Those who visit the Temple of Lord Subrahmanya, Murugan at Palani, would notice a Temple for Idumban in the Hills.
This is the legend.
Sage Agastya wanted to take two hills — Sivagiri and Saktigiri — to his abode in the South and commissioned his asuran disciple Idumban to carry them.
Idumban was one of the very few asuran survivors of the surāsuran war between Murugan’s forces and those of Surapadman.
Idumban collected the hills, and tied them to a simple shoulder pole by means of sacred serpents which were used in the place of ropes.
This was the prototypical Kavadi. Near the forest at a site now known as Palani. Idumban, weary, set the hills down while he rested.
When he attempted to resume his journey, he found that the hills were stuck to the ground
. Upon ascending the slopes he encountered a youth clad only in a loin cloth, holding a staff, and “…shining like a thousand suns.
” This youth claimed the hills as his own. In the subsequent fight, Idumban was killed. Both Agastya and Idumpi (Idumban’s wife), interceded and pleaded on Idumban’s behalf, and Murugan restored Idumban to life.
Idumban requested that he remain forever at the portal of Murugan’s shrine. Murugan duly appointed Idumban as official gatekeeper at his temple and advised that henceforth all who worshipped Murugan with a Kavadi would first acknowledge Idumban.
This is named as Idumpan Pooja.
The kavadi consists of two semicircular pieces of wood or steel which are bent and attached to a cross structure that can be balanced on the shoulders of the devotee.
It is often decorated with flowers, peacock feathers (the vehicle of God Murugan) among other things. Some of the kavadis can weigh up to 30 kg.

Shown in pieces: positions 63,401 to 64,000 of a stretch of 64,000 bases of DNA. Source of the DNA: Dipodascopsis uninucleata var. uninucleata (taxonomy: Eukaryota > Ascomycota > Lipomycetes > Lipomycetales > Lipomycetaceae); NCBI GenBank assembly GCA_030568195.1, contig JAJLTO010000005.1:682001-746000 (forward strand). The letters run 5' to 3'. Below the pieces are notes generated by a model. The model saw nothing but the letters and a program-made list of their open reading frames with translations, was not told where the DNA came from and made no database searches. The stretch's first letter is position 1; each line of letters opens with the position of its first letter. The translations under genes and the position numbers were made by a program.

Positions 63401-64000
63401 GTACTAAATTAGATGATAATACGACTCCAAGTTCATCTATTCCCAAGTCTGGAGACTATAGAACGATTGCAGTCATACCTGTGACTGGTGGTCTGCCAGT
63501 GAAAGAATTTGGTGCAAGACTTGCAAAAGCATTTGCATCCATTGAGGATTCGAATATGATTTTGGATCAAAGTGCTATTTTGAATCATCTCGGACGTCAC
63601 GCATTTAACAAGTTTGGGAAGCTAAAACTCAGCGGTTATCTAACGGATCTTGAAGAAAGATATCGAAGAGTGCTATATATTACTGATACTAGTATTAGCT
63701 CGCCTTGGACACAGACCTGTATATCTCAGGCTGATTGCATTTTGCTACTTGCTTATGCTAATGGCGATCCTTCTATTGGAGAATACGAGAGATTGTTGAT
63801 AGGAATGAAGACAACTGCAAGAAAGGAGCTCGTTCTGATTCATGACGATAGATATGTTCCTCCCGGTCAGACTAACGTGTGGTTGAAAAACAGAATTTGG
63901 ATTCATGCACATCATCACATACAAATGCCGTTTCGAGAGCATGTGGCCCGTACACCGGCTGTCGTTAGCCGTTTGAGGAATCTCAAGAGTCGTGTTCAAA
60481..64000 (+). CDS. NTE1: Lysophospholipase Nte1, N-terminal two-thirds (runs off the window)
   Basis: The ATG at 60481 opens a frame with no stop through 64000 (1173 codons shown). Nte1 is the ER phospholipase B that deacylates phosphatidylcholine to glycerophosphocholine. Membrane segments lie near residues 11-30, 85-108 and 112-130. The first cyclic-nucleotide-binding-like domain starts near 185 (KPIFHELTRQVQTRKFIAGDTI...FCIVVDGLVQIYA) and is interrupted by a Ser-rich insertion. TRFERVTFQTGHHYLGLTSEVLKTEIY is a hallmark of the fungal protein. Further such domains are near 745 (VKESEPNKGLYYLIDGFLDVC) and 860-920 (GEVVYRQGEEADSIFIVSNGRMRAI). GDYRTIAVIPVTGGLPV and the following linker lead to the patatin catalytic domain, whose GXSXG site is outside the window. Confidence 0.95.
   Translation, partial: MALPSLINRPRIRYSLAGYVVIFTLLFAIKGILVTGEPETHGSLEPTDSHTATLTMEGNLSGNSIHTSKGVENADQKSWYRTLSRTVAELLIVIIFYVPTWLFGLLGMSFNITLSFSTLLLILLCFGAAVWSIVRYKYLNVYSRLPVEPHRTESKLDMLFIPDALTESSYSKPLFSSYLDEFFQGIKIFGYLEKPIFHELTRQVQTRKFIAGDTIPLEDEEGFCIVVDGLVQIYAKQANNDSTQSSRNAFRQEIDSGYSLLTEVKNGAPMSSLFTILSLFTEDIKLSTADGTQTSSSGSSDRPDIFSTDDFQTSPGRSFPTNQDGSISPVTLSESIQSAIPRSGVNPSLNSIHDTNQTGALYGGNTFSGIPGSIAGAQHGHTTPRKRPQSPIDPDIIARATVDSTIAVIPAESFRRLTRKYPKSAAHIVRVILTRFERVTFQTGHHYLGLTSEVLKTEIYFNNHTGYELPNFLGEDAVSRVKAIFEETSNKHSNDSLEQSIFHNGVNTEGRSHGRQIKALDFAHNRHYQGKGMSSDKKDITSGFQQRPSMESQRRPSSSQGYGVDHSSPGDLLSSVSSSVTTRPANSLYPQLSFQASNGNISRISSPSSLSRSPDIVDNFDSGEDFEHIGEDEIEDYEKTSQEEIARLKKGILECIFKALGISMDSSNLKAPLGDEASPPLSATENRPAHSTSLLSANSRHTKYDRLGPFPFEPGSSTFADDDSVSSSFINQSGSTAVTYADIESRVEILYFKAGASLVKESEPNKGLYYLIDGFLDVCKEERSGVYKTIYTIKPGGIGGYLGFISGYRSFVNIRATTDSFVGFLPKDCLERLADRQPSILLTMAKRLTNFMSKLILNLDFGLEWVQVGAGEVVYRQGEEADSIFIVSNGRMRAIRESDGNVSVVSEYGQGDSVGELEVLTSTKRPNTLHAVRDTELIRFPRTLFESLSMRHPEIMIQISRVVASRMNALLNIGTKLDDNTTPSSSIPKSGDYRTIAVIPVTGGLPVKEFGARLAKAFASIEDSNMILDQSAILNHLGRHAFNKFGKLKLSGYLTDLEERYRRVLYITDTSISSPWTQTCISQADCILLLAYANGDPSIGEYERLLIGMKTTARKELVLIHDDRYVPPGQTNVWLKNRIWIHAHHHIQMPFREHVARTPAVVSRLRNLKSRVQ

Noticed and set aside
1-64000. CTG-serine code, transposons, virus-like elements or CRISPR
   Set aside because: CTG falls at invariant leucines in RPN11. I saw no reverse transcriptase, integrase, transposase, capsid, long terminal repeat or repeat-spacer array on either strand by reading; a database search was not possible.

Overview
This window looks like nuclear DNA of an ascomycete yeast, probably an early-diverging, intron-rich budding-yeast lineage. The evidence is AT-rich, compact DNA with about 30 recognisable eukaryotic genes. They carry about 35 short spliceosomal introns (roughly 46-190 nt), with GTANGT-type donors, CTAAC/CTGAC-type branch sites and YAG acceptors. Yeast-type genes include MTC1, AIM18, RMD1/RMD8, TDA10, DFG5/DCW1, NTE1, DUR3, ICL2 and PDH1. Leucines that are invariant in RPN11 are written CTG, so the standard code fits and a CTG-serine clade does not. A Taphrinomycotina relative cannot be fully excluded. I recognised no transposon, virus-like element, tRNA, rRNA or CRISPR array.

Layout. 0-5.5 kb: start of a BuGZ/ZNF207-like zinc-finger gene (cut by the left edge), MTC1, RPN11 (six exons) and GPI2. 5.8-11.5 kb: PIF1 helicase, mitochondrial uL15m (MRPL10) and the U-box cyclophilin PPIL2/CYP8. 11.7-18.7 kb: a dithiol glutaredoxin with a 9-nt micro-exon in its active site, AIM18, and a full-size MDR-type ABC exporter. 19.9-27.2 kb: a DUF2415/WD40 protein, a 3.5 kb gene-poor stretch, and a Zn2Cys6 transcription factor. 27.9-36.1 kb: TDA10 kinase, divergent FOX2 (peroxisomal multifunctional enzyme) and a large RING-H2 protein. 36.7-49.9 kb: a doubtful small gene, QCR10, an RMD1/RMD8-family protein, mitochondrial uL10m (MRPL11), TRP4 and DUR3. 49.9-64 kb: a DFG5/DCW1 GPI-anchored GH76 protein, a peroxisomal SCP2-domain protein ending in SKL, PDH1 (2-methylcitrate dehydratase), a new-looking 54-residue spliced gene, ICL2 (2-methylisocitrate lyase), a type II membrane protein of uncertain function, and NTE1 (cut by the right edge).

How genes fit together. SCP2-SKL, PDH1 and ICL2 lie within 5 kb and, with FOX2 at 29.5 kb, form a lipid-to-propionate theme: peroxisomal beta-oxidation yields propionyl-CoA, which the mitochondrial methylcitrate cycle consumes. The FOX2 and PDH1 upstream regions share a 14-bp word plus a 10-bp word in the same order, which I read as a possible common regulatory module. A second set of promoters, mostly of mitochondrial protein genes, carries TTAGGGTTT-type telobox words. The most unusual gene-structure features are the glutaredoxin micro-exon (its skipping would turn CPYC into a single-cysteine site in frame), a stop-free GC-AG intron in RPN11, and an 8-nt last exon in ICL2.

The preparations start 48 days before the two-day Thaipusam festival. The devotees purge themselves of all mental and physical impurities. They take only one vegetarian meal per day and 24 hours before Thaipusam, they must maintain a complete fast. The devotees prepare themselves by following strict purification austerities that include:
- Transcendence of desire
- Shaving of the head
- Following a vegetarian diet and refraining from alcohol
- Sexual abstinence
- Bathing in cold water
- Sleeping on the floor
- Regular prayers
Kavadis of many kinds.
Popular is Pal Kavadi(Milk is filled in two receptacles,and carried on the shoulders)
Other Kavadis are.
The most spectacular practice is the vel kavadi, essentially a portable altar up to two meters tall, decorated with peacock feathers and attached to the devotee through 108 vels pierced into the skin on the chest and back. Fire walking and flagellation may also be practiced. It is claimed that devotees are able to enter a trance, feel no pain, do not bleed from their wounds and have no scars left behind
- Whosoever carried on his shoulders the kavadi, signifying the two hills and visited the temple on a vow should be blessed; and
- He should be given the priviledge of standing sentinel at the entrance to the hill.
Hence we have the Idumban shrine half-way up the hill where every pilgrim is expected to offer obeisance to Idumban before entering the temple of Dandayudhapani Swami. Since then, pilgrims to Palani bring their offerings on their shoulders in a kavadi. The custom has spread from Palani to all Muruga shrines